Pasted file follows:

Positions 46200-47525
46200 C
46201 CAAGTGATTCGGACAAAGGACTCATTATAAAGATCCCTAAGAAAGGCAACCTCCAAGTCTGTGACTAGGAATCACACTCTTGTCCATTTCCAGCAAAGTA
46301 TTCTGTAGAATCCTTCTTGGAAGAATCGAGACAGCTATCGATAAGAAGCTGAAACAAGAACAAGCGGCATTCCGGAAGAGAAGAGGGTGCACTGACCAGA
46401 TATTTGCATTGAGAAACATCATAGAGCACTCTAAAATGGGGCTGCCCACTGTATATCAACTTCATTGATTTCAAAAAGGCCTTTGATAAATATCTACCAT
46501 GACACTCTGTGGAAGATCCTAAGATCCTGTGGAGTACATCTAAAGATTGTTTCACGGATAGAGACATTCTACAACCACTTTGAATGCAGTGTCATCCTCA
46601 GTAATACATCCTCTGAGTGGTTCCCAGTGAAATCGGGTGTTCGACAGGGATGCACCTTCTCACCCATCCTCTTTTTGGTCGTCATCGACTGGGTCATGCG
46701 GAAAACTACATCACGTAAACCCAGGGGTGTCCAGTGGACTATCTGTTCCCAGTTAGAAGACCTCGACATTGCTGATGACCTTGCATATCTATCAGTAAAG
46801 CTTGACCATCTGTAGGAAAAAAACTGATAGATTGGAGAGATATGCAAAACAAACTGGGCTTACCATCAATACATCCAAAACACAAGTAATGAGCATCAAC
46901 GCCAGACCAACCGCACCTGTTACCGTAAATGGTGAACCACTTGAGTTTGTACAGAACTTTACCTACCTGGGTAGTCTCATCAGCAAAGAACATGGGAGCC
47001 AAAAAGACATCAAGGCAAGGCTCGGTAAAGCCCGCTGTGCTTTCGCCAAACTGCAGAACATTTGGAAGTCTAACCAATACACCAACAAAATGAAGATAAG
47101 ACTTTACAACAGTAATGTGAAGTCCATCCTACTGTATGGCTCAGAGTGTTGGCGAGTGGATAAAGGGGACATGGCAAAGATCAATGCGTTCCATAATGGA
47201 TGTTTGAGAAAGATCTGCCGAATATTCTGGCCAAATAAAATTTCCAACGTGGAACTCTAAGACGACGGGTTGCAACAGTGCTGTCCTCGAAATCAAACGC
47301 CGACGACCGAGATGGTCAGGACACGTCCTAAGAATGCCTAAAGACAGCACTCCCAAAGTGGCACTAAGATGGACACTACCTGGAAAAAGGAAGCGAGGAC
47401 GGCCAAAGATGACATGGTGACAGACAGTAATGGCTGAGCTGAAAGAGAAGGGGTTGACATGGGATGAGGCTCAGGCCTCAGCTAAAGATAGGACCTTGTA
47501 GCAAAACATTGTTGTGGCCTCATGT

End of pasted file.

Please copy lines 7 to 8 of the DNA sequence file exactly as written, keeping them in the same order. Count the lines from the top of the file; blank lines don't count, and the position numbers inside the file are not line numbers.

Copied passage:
46601 GTAATACATCCTCTGAGTGGTTCCCAGTGAAATCGGGTGTTCGACAGGGATGCACCTTCTCACCCATCCTCTTTTTGGTCGTCATCGACTGGGTCATGCG
46701 GAAAACTACATCACGTAAACCCAGGGGTGTCCAGTGGACTATCTGTTCCCAGTTAGAAGACCTCGACATTGCTGATGACCTTGCATATCTATCAGTAAAG